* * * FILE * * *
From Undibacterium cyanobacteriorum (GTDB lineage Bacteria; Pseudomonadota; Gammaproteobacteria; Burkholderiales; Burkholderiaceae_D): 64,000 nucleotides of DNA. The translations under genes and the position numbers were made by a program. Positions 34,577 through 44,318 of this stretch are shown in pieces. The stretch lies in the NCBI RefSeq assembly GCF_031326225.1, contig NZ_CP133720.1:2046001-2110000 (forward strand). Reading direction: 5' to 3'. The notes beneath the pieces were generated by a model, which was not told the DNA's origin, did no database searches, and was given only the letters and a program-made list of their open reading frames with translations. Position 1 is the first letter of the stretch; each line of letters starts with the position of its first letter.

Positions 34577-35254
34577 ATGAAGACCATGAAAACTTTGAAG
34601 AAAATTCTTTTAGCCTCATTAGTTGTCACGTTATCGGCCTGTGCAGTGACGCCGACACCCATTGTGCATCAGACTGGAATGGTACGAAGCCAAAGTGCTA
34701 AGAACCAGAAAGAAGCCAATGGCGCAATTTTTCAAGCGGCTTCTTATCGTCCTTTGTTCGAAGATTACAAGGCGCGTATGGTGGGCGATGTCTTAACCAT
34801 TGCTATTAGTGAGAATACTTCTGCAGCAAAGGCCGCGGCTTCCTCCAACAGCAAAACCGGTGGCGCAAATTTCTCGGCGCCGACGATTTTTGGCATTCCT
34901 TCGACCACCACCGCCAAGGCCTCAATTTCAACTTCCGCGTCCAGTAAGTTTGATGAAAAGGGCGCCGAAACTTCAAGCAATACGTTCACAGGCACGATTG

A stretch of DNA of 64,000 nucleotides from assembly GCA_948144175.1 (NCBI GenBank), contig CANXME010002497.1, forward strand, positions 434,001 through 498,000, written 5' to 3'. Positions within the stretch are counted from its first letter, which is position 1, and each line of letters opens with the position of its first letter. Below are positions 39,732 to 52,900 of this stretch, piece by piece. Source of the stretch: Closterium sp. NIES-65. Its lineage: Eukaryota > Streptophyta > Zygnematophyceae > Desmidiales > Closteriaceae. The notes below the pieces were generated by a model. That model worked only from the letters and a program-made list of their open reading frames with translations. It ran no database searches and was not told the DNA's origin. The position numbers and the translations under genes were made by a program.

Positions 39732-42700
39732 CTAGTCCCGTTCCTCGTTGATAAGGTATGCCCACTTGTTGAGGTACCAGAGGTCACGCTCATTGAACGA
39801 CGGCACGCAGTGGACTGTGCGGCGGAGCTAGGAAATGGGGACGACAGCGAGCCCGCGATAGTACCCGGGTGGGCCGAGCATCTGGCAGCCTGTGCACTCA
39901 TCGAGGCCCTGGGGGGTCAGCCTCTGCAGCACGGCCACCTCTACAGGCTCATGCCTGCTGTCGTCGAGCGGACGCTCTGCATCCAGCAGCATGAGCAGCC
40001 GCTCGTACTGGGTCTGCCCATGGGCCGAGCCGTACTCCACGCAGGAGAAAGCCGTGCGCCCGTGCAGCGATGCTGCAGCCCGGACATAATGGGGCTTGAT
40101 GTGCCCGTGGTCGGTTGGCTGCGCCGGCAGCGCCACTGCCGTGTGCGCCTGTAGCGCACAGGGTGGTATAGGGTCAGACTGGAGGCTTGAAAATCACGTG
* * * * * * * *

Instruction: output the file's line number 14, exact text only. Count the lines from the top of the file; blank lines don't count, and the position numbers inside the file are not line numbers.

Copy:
40101 GTGCCCGTGGTCGGTTGGCTGCGCCGGCAGCGCCACTGCCGTGTGCGCCTGTAGCGCACAGGGTGGTATAGGGTCAGACTGGAGGCTTGAAAATCACGTG